Kushikatsu

Another food which is said to originate from Osaka, specifically the Shinseikai neighborhood, is kushikatsu, various food, skewered on thin wooden sticks, which are then deep-fried and dipped in a special sauce just before eating.

Like tempura, kushikatsu restaurants will always offer a wide range of types to choose from, including vegetables, quail eggs, various meats, and cheeses. We recommend trying a whole range of skewers to make sure you find your favorite one!

Osaka: The foodie’s capital of Japan

Whereas some foods in this guide are meant to be taken away and enjoyed, kushikatsu is almost exclusively eaten in restaurants. This is because the sauce which customers dip their skewers into is normally shared amongst a whole table, which brings us to the golden rule of kushikatsu, never take a bite before dipping and only dip your skewers once!

Where to try?

One of the most popular kushikatsu chains in Osaka, one we highly recommend is Kushikatsu Daruma. The chain has 13 restaurants in Osaka, including locations in and around Dotonbori. At the front of each store, you’ll find a popular and often photographed angry mascot statue, the reason for the expression on his face? Someone double-dipped of course!

<LOCATION>
1-6-4 Dotonbori, Chuo Ward, Osaka, 542-0071

Okonomiyaki

Often referred to as Osaka soul food, okonomiyaki is a savory pancake made up of batter, shredded yam, and shredded cabbage which, like takoyaki, is then covered with a special Worcestershire-like sauce and mayonnaise.

Osaka: The foodie’s capital of Japan

Okonomiyaki is a delicacy that can be enjoyed within a restaurant, or purchased from any number of street vendors in Osaka. If you choose to enjoy in a restaurant, there’s a good chance that your table will include a hot plate in the middle of it, where the restaurant’s staff will prepare and cook your meal right in front of you.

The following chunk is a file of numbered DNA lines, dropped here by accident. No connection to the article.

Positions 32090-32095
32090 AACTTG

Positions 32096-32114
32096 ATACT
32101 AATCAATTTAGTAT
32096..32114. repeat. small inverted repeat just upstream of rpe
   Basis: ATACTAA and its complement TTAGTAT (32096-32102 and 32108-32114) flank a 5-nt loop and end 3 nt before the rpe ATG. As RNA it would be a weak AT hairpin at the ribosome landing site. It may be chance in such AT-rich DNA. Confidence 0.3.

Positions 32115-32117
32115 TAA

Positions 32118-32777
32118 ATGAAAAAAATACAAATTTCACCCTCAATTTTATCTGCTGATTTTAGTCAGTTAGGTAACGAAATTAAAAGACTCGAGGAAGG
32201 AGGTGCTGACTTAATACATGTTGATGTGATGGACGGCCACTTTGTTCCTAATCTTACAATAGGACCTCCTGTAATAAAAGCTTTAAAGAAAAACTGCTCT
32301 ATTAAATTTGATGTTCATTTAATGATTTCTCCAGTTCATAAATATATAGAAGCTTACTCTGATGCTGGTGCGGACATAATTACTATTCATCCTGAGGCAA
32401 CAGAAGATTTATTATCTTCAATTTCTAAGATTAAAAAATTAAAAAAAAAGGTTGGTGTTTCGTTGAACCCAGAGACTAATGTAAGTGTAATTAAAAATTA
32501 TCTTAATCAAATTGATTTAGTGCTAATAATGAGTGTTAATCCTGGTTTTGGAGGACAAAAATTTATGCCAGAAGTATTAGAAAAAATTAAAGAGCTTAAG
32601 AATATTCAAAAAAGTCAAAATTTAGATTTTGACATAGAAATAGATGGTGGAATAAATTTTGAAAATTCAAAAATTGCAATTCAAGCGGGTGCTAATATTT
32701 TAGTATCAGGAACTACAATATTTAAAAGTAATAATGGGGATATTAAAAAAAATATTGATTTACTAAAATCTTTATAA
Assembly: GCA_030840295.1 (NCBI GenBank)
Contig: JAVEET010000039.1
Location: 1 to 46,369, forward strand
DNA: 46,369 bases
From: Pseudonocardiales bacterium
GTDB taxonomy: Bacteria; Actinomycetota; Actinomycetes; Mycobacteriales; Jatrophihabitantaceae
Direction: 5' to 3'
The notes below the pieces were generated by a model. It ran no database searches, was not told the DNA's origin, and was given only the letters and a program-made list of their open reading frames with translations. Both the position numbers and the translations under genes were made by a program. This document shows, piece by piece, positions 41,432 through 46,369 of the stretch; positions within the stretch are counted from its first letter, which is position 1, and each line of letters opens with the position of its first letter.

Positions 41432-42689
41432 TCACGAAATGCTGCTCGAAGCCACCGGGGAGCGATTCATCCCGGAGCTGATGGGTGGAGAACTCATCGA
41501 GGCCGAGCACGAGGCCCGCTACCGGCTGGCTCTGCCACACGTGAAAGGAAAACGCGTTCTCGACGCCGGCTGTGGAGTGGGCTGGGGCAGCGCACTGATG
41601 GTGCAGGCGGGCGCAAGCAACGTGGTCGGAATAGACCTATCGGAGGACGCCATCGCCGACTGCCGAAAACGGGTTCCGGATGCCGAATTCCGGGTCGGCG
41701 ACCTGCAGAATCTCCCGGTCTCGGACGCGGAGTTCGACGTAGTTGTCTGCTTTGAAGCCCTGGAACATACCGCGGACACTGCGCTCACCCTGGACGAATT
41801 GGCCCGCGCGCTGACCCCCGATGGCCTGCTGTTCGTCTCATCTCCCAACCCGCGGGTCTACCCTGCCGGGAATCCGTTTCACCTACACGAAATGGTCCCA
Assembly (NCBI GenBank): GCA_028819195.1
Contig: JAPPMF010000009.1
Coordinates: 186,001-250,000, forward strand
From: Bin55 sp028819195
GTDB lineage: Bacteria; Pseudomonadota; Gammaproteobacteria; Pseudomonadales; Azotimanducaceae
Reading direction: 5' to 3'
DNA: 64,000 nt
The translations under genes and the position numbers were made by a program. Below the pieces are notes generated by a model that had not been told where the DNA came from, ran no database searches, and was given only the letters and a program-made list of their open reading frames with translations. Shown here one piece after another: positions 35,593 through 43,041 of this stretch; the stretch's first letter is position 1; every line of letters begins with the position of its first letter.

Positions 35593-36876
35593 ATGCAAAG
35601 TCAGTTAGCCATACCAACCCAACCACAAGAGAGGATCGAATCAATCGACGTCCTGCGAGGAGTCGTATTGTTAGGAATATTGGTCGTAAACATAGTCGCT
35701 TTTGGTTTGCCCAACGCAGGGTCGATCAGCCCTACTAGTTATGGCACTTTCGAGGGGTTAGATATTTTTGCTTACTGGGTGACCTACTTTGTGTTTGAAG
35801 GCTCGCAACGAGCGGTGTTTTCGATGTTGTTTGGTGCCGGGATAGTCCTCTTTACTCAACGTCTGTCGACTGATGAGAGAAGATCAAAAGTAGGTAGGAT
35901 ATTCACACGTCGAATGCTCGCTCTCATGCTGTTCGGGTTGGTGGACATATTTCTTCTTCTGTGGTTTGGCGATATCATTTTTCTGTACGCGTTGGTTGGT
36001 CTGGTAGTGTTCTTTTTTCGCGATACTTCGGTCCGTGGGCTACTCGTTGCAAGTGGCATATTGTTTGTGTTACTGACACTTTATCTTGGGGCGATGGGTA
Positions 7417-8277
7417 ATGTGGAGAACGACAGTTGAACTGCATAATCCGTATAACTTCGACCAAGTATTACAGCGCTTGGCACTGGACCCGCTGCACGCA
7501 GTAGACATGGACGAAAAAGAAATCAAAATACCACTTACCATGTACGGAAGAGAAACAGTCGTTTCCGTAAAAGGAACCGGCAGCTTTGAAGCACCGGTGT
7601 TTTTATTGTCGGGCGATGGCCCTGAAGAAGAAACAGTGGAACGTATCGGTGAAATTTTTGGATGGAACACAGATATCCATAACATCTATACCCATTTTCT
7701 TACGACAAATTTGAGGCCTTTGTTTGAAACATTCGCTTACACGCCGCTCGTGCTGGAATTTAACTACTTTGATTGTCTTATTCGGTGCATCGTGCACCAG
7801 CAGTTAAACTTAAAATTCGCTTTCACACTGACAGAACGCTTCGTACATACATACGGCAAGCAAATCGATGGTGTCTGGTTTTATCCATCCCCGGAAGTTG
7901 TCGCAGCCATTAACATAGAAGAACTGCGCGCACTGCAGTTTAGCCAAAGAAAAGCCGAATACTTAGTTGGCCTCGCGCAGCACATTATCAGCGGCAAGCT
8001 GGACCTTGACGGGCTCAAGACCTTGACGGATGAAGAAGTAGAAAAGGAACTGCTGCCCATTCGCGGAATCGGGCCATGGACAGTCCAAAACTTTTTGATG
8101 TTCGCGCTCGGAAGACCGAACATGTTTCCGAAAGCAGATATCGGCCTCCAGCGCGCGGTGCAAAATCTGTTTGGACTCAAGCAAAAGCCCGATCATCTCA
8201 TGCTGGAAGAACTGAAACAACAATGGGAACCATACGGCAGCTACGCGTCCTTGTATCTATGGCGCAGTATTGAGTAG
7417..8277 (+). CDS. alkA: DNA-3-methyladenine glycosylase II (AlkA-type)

Where to try?

For the most fulfilling okonomiyaki experience possible, we firmly believe that you really have to try and make it yourself, which is exactly what you can do at Osaka’s Botejyu . Established in 1953, Botenjyu offers a wide range of Okonomiyaki options to ensure that each customer can make it to their specific tastes.

With the main store located in Namba, Botejyu is conveniently placed in the heart of Osaka’s downtown area.

<LOCATION>
3-7-20 Nanba, Chuo Ward, Osaka, 542-0076

Other options

Now that we’ve covered the three foods most synonymously linked with Osaka’s, we’ve got a couple of recommendations for once you’ve tried all of those!

Ura Tenma : Chochindori street

Located near Osaka station, Tenma is a neighborhood that includes a network of backstreets and alleyways containing some of the city’s best Izakayas (Japanese Bars) and hidden restaurants. Chochindori Street, an area illuminated by hundreds of ‘chochin’ lanterns is the heart of the Ura Tenma neighborhood and has become a popular photo spot.

Osaka: The foodie’s capital of Japan

The Deep Food Tour and Bar Hopping in Temma is perfect for anyone who is keen to explore this area and sample its delicacies, such as yakitori (grilled skewered meat), sushi, sashimi (raw fish), yakiniku (grilled meat) and udon.

Osaka: The foodie’s capital of Japan
Osaka: The foodie’s capital of Japan
Osaka: The foodie’s capital of Japan

<LOCATION>
Tenjinbashi, Kita Ward, Osaka, 532-0011, Japan

Kinryu Ramen

Although not as ingrained into Osaka as the three foods mentioned above, the city boasts some of the finest ramen restaurants in all of Japan. One chain that we’re particularly fond of is ‘Kinryu Ramen’, unmistakable due to the huge dragon sculptures which climb their stores.

Osaka: The foodie’s capital of Japan
Osaka: The foodie’s capital of Japan

<LOCATION>
1-7-26 Dotonbori, Chuo Ward, Osaka, 542-0071